December 7th, 1846

Dear Family,

God's blessings have carried us through. We have been stationed at Fort Yukon for three days now, retaining the much needed rest and nourishment that we needed. As I sit on the wooden planks outside the Colonel's office, I watch a few of the settler children frolicking about with their hound.

The soldiers have been very generous to our train. Even Emmet, one of the farmers who's yoke was lost, has been given a new one from the stable keeper.

Everything is peaceful now, and we'll be staying put till winter calms. But our coming here was the utmost difficult of tasks. At times, I doubted any of us would make the forty miles that led us here.

Another blizzard came and went before our arrival at Fort Yukon; and in the snow we were blind but desperate. Against my counseling, the settlers were determined to carry on in the snow, anxious to find the Fort where they could feed the starving children. But the snow was so deep until they were forced to stay put, despite their efforts and rebellions.

We shivered in the snow, the soldiers and I. The settlers bunked up in their empty wagons. All their belongings, save the blankets and quilts, were put out for the making of extra room in the Conestogas.

There were times when I thought, that if I didn't do so myself, one of my men would surely freeze over to death and I couldn't bear losing any of them.

When the snow storm passed us by in it's forgiveness, we were relieved, but it was a struggle to pull the wagons and the animals out of their snow pits in which they were buried. And to add to our little list of dilemmas, we found that one of the elders and two young children had been stricken with fever.

We weren't delayed by the ill-fated news, and we moved on. Staying behind and trying to tend illness with unskilled hands would be futile and there was better hope in reaching Fort Yukon for doctoring.

We trailed on for four days until we reached the woods. There we rested and luck returned to our side in small quantity with the gathering of timber for the fires and the killing of a stag. Our meager meal of deer meat was accepted by all of us with gratitude, and one of the mothers brewed some deer stew over the fire for the sick ones.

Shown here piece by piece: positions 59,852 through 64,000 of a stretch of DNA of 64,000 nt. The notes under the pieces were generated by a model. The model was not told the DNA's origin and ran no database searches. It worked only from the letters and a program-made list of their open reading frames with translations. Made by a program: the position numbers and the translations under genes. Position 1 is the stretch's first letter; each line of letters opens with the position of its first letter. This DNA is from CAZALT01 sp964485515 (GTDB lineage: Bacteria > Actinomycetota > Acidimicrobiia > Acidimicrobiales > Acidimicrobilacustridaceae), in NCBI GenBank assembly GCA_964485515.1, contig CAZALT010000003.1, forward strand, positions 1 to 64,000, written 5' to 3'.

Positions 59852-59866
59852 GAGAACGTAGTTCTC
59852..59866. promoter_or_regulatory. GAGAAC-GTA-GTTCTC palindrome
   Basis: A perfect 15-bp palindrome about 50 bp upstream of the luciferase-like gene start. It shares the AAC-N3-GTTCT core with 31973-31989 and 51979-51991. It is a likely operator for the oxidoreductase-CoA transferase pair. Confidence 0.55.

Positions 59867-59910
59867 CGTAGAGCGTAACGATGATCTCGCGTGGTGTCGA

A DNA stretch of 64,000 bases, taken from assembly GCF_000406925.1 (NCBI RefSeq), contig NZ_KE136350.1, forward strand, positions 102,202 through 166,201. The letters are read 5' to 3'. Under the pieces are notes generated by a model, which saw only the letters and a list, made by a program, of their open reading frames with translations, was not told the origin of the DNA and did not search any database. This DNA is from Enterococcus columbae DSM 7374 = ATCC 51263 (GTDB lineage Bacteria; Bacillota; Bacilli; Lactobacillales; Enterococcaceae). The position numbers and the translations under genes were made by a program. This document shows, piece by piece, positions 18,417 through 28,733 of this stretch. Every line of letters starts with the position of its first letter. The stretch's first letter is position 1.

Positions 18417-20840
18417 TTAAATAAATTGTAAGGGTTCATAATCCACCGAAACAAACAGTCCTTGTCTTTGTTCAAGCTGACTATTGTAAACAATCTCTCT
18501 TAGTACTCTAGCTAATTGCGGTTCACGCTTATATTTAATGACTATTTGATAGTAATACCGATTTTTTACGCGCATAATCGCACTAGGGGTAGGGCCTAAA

That night we caught no sleep. Wolves crowded round us in the foothills of the woods, smelling the carcass remains of the stag, though we carried it far off, and growing curious of our camp. I held my rifle close, keeping my eyes open, tired as they were, and listening out for wolf-mischief.

The next day came not a moment too soon, but in a manner we would not welcome. We discovered, from news of Emmet, that his wife, the mother of the ill little ones, had caught fever as well and that the children and the elderly lady were only getting sicker.

We settled her into the comfort of the wagon along with the other sick ones, and we started back on the trail not a moment too soon. We didn't take the time to settle out what few rations of food we had. We figured we'd eat on the way.

Ten days came, another child fell ill and I was coming to worry that our train would not last another week with the ill tidings of fever it brought us. The following day, Emmet had made some soup for the sick, and when he brought it to them he came blundering out of the wagon screaming; "Miss Lucy's dead! Miss Lucy's dead!"

We gave the old woman as best a funeral as we could; and afterwards we moved on with heavy hearts. We knew the possibilities at hand and I could only imagine the fear that Emmet felt for his sick-ridden family.

In the days that followed Miss Lucy's death, my soldiers and I and the other strong bodied settlers hunted like scavengers, returning only with small foul or vermin if anything at all. The food just wasn't enough to sustain us all.

We were getting weary along the trail. Five days passed us again and we were moving slow. Everyone was getting ravenous and it made me uneasy.

"What about the cow? We don't need her!" shouted one of the hungry men.

"We need her milk!" Protested a woman who cradled a baby in her arms.

The old Jersey was all we had left of the livestock and I wasn't about to let the horses or oxen fall victim to hungry humans. They were all we had to pull the wagons through the snow.

Despite the whimpering woman with the baby, the men butchered the poor cow and roasted her remains on the flame.

I strayed off into the woods during the event, keeping my horse close at my side. I couldn't bear the sight of blood that was yet to come. The blood made me ill in my mind as did the cow's cries.

Night came and went and I watched the stars till they disappeared. As I readied myself for the new day, I caught sight of a small number of horsemen headed our way from the dale. With the gathering of my men, we rode out to meet them and to our relief, they came from Fort Yukon.

The soldiers followed us back to the wagon encampment, and helped ready the settlers. It was a three day's journey but we made there in time.

The children and Emmet's wife are still under the doctor's watch and from what I understand, are doing well despite their raspy coughs.

Last night the Colonel told me that he'd like to meet with me in his office tonight. He said he had news concerning the war against Mexico that he wanted to share with me. I'll be going to speak with him in about an hour.

I'll close for now.

- Your John.